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The Pastoral Circle

The pastoral circle, which originates from liberation theology, is a framework for analyzing, reflecting on and addressing existing social issues [such as poverty and marginalization] in a scientific manner based on the experience of reality and consistent with Christian values. The Four Moments of the Pastoral Circle Insertion / Experience These are the experiences that constitute the primary data. ne has to immerse himself or herself with the realities of the poor or the victims of in!ustices. This will enable the person to experience and realize what the poor and marginalized are going through, how they are responding, etc. Social Analysis "This method is considered as the systematic interpretation of the data gained from experience. This will provide a person a deeper understanding of the issues confronting the different sectors of the society. #t uses tools borrowed from social science to systematically analyze existing issues. Theological Reflection This attempts to gain broader and deeper understanding of analyzed data in the light of the scriptures, church social teachings, the resources of traditions, and the Christian faith in general. Pastoral Action "the response to the identified and analyzed social problem and issue consistent with the previous moments of the pastoral circle "leads to new experiences and another cycle in the pastoral process

II. Social Analysis

#t is the effort to obtain a more complete picture of a social situation by exploring its historical and structural relationships. To make it more rigorous, one makes use of frameworks of analysis provided by the social sciences, such as economics, political science, sociology, anthropology, etc.$. Use of Social Analysis "an examination of causes, actors, linkages, and conse%uences "allows one not only to gain a clear picture of the nature of society and its issues but also enables an actor to situate his&herself in the order of things. "allows one to see if his&her actions are transforming or reinforcing the contemporary social situation "serves as a guide for social action "enables one to trace into the past and predict possible future social situation Basic Tools of Social Analysis 1) Historical Analysis #t seeks to explain&situate a social situation in the context of history by attempting to trace the historical roots of a particular issue or situation and even determine how it has progressed throughout history. #t may help identify historical trends, stages, and flow. #t indicates the importance of a 'historical consciousness( ) of people as sub!ects rather than as mere ob!ects of history. 2) Structural Analysis #t is an exploration into basic structures of society *economic, political, and cultural$ ) 'organized and relatively stable patterns of behavior of people in interaction with other people( ) and their dynamics to gain a better understanding of the social situation.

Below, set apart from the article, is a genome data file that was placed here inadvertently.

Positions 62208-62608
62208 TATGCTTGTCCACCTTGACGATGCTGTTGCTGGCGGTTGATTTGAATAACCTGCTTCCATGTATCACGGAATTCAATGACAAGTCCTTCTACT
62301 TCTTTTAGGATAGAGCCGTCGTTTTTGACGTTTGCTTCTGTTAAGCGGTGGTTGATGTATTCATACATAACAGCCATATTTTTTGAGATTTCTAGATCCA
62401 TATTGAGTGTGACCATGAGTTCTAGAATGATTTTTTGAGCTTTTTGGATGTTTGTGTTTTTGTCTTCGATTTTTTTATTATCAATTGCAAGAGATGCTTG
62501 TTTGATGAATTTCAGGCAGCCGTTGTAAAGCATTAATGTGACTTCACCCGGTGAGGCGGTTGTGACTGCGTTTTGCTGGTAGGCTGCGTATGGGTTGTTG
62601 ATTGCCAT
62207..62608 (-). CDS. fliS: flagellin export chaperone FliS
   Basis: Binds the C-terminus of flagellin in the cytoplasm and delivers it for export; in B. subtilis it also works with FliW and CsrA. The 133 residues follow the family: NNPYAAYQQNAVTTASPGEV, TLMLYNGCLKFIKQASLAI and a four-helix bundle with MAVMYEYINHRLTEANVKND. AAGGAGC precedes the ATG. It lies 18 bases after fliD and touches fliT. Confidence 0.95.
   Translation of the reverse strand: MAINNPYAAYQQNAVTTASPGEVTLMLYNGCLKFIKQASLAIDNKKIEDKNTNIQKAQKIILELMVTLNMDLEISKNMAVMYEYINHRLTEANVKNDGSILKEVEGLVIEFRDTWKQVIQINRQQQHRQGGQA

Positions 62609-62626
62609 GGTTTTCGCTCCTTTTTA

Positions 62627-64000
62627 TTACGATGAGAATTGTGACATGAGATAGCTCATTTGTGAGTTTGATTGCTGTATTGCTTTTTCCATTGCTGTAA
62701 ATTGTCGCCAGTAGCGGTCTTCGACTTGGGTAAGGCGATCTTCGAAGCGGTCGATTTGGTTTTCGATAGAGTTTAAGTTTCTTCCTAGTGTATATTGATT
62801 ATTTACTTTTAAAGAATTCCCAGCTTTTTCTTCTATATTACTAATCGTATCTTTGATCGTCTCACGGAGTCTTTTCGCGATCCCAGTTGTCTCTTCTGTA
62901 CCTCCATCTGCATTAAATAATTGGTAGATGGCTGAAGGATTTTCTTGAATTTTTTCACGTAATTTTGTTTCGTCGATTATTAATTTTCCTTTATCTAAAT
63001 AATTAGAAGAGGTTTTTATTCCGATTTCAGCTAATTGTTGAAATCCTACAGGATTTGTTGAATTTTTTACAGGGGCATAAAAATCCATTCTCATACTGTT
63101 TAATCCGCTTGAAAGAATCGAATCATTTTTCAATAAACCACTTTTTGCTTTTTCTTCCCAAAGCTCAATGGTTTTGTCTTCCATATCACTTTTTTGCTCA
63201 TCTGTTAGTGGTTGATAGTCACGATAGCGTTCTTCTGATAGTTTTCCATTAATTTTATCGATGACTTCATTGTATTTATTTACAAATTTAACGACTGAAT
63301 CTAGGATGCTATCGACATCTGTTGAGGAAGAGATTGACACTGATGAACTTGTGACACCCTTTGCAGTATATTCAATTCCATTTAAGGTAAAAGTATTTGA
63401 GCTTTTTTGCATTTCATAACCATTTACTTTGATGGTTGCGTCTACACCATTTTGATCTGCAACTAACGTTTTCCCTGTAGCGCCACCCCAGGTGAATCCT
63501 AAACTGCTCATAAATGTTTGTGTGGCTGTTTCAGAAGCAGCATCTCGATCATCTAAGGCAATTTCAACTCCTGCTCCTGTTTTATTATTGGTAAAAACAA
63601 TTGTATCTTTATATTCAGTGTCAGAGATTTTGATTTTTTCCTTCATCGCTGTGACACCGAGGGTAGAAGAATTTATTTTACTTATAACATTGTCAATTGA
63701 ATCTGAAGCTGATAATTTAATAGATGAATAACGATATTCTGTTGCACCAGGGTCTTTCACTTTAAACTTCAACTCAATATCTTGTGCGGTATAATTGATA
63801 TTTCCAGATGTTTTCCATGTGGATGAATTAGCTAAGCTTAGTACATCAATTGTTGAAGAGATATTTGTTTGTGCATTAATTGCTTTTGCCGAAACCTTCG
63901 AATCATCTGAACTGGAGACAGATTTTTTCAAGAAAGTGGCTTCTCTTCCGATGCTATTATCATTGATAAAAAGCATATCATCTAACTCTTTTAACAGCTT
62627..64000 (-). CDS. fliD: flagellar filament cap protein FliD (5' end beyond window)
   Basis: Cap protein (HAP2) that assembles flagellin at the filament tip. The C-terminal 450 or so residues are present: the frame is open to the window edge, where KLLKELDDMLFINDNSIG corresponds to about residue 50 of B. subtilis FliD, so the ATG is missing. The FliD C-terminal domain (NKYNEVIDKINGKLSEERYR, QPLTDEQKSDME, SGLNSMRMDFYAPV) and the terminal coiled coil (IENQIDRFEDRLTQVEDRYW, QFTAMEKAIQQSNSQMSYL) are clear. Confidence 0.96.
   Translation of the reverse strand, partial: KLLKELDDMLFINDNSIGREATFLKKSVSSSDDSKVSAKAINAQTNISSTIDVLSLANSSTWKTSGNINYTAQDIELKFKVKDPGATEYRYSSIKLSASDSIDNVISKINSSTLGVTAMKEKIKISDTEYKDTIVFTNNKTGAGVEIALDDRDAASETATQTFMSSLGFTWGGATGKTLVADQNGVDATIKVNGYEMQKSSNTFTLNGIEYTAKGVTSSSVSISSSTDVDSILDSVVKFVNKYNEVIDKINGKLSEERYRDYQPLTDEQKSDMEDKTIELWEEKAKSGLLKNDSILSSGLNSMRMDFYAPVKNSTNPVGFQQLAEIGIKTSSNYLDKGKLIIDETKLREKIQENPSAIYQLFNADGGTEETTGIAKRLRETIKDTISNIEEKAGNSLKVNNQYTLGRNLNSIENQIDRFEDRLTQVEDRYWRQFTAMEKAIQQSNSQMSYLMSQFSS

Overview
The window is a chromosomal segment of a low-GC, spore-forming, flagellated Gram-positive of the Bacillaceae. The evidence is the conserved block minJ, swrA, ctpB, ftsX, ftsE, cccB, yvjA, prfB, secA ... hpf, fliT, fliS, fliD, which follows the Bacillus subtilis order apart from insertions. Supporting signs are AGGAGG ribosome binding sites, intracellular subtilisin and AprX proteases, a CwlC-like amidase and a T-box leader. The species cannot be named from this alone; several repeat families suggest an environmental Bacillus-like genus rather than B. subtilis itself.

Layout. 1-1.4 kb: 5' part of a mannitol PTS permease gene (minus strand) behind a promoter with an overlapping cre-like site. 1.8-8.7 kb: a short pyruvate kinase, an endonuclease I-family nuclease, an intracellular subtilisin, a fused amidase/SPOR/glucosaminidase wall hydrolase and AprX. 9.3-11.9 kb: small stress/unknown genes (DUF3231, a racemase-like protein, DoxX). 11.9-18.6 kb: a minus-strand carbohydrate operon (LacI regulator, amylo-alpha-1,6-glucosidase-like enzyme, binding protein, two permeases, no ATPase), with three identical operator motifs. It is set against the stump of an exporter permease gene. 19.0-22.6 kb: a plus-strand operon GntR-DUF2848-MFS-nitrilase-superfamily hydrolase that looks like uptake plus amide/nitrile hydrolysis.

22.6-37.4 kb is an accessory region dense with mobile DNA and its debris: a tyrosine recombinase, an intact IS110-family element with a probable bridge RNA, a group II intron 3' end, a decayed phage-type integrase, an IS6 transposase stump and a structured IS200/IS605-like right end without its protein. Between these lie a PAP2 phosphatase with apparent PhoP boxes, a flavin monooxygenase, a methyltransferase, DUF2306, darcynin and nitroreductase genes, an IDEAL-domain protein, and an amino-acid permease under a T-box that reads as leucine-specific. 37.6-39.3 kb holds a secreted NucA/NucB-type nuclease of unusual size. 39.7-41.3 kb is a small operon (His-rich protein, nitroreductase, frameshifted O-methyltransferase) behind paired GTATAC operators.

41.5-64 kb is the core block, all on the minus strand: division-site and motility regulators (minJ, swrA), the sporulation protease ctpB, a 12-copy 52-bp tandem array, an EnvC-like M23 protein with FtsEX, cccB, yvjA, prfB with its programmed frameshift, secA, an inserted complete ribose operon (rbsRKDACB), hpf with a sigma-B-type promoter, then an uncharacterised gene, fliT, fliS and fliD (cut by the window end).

Basic Components of Structural Analysis

a$ +olitical ,nalysis
"looks at situation in the context of power and power structures "attempts to identify groups - institutions in society - analyze their political dynamics within social situation "analyzes how political power is structured, distributed, and used in society

b$ .conomic ,nalysis
"analysis social situation within the context of *material$ resources and its allocation "looks at the forces involved in the production, distribution, and utilization of wealth

c$ Cultural ,nalysis
"analyzes how economic, political and other structures are !ustified or explained "analyzes existing social values, norms, beliefs, tradition and the role it plays in social situation "attempts to understand social structure and cultural dynamics between individuals and groups in society

Limitations /ocial analysis, by making use of key concepts and key relationships, can only provide a limited and incomplete understanding of reality. #t has the effect of simplifying social reality by focusing on certain aspects of it at the expense of others. Conse%uently, what results is a biased view of social reality because the framework of analysis determines not only interpretation of data but also the choice of data to be included for analysis. 0oreover, social analysis is not 'value"free( because it proceeds from particular starting points and 'ideological presuppositions(. 1inally, social analysis does not provide a blueprint for action.